I’m not responsible for the design of my house. Nobody is responsible for the design of my house. My house wasn’t designed so much as it grew. It grew in fits and starts over decades as people who didn’t own a level (or two dimes to rub together) slapped shit willy nilly onto an archaic core. The end result is that I have two basements and multiple crawlspaces. All of them have “issues”. The basement where most of the plumbing lives is the older, lesser basement. It’s also uniquely creepy.
This is unfortunate because as basements go it has potential. There’s no reason why this basement couldn’t clean up, go to college, and have a long and successful career in the basement field. But tragically someone painted it blood red. That’s the death knell on a tolerable subterranean space.
There is no explanation for this; it merely is one of those things that homeowners accept as part of their unique piece of earth. So aside from the usual; spiders, dirt, pipes, the furnace, water heaters, exposed joists, etc… there’s always the feeling that I might find a dead body somewhere. When you’re in a dark dank basement that’s painted blood red one just thinks like that.
This is probably why Mrs. curmudgeon rarely (i.e. never) goes down there. She nicknamed it the “Silence of the Lambs” basement, filed it in the category “places where only men go”, and proceeded to ignore our poor little basement in all but the most dire circumstances. I spend the requisite time down there checking furnaces, chasing lost cats, and generally keeping civilization running; but that doesn’t mean I ever made peace with a blood red basement.
With the power turned off it was even worse. Pitch dark but with blood red in the flashlight beam looks like an X Files set mixed with Hitchcock’s nightmares. It’s an ideal place to think about while standing somewhere else.
Again I’m not saying that there are vampires in my basement or that voodoo witch doctors come out of the corners. Red paint just has a bad vibe.
Pitch black plus six inches of cold water turned the dial to eleven. It had gone from its usual role of a functioning basement that’s an amusing background in a Scooby Doo cartoon to the opening shot from a horror movie.
Now if you know anything about horror movies you know that stupid guys will venture anywhere with a wrench in one hand and a flashlight the other. That’s just what I did. Unless there’s an AMC Gremlin down there I can handle it.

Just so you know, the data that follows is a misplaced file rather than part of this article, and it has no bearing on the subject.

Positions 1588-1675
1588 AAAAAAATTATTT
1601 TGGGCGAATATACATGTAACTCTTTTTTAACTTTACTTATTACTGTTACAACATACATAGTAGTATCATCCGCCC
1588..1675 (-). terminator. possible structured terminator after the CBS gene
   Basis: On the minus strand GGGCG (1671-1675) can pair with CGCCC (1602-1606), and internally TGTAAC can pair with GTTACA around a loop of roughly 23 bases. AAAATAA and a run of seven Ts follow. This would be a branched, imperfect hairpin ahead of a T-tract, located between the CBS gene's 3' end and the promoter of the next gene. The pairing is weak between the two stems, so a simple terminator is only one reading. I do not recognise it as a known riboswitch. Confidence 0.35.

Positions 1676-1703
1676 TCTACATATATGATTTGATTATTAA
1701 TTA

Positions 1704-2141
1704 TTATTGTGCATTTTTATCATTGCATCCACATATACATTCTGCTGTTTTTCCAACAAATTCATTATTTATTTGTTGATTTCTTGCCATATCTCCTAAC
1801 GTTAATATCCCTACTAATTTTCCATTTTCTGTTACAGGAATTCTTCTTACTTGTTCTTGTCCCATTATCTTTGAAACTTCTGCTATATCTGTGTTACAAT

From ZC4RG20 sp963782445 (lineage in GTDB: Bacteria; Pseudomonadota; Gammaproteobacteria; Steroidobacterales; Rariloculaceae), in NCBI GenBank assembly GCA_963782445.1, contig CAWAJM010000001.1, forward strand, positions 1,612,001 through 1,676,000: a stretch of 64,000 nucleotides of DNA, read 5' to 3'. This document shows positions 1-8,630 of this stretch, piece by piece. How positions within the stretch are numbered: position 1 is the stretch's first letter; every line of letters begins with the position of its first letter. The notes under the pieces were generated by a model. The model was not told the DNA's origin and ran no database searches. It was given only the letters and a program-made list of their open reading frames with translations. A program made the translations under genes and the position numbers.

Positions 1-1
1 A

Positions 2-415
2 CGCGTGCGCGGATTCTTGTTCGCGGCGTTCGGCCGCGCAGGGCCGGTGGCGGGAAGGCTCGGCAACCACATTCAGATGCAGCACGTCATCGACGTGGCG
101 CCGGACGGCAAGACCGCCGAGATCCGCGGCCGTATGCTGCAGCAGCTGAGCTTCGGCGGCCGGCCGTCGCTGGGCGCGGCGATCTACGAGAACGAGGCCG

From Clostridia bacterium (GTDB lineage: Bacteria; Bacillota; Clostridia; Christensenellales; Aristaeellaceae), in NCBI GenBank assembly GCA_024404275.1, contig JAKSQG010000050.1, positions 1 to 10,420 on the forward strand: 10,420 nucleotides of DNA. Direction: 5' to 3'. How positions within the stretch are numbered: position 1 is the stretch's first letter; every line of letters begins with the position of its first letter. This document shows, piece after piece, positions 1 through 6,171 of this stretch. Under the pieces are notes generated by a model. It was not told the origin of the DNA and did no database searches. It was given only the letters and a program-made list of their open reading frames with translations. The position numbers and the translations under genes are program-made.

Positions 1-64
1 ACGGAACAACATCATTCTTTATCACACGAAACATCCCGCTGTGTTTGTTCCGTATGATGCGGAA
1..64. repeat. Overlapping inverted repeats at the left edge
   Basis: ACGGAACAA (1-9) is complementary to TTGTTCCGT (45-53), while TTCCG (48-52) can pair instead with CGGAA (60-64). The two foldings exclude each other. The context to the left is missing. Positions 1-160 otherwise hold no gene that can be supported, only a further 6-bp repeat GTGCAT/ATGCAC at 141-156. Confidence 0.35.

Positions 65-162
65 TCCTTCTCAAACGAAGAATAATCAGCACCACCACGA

My boots leaked until the water in the boots was deeper than the water outside of the boots. What sense does that make? It was like stepping in Keynesian economics. I took them off and started wandering around barefoot. I stepped on a few things I couldn’t identify. None of them were nails so it’s all good.
I isolated the problem, which was a flexible hose that had done way too much flexing in its youth. Clearly an unstable and improperly raised bit of plumbing, it would have benefitted from more structure in its life. As with all poorly grounded things, age had overcome strength. It simply split apart.
I assessed what was was unpatchable, cut out four inches, and tried to install a very simple friction fit/hose clamp arrangement that would fill the space. The thing I was installing also had a big ass brass valve in the middle. It is never a bad thing to insert another valve.
Of course this didn’t work. The hose was some sort of hard-core thick-walled material. Flexible is a misnomer. It was flexible as compared to iron pipe. Much like a bulldozer is light compared to a battleship. Shoving a fitting into it was impossible. More swearing and another trip to the hardware store ensued…
Soon I was armed with a butane torch, the perfect implement for softening reticent hose and/or smiting enemies. Fortunately for me, the entire basement was soaked so I didn’t set anything on fire. Unfortunately for me I burned the hair off my left arm. Ouch! I dropped the torch into the dark water and wound up splashing around cursing.
“You OK?” Asked our carpenter/handyman/hero who was manning the sump pump and wisely keeping his feet dry. He was several paces away and in a universe much closer to civilization.
“It puts the lotion on its skin or it gets the hose again!” I shouted.
He probably hasn’t seen the movie but he’s used to me. “Yeah, OK.” He shrugged his shoulders and went back to futzing with the sump pump.
It took several tries to soften the hose enough to insert the fitting. There was one attempt that went too far and I had to cut off a few inches of trashed hose before trying again. When I finally got it all together I clamped the ever loving shit out of it.
The basement, which is never particularly fresh to begin with, now smelled like burnt hair and scorched pipe. I’d done all this with one bare foot on a step stool and the other gripped, monkey like, on the top of the pressure tank.
I needed a beer.
Ten minutes later we had the power on. I risked opening the fridge and got a beer that was surprisingly cold. Things seemed better.
The scary wet dark nasty basement devolved back from heavy-metal nightmare mode; easing once again into mere redneck shithole infrastructure. It was a marked improvement.